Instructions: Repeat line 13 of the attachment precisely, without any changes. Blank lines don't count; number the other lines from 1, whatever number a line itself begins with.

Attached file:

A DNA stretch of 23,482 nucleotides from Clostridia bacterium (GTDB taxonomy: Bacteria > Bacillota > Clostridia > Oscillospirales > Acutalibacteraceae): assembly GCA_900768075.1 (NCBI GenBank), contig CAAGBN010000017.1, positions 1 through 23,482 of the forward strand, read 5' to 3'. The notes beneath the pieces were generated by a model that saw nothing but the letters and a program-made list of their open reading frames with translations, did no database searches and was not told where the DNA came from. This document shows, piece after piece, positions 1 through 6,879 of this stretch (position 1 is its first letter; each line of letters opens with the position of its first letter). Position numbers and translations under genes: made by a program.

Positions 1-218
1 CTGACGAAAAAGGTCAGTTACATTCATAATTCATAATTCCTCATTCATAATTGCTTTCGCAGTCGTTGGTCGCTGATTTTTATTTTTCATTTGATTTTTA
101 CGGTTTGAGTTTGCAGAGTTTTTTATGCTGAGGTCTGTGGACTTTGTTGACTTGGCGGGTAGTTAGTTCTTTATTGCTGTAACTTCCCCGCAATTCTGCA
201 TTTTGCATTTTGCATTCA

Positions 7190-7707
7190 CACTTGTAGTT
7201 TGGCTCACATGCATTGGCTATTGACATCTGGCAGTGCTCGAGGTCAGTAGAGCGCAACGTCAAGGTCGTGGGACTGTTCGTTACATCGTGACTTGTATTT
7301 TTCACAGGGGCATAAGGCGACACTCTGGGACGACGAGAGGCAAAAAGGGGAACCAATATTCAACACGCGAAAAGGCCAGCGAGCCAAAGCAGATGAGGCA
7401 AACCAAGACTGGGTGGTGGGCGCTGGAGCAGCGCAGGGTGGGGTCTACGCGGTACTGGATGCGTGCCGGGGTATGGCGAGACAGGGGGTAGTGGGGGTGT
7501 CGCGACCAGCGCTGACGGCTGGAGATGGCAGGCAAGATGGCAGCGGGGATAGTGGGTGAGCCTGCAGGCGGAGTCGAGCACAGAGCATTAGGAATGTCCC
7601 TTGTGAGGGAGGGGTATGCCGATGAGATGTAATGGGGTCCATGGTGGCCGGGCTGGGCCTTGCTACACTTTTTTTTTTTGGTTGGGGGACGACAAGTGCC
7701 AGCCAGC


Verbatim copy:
7701 AGCCAGC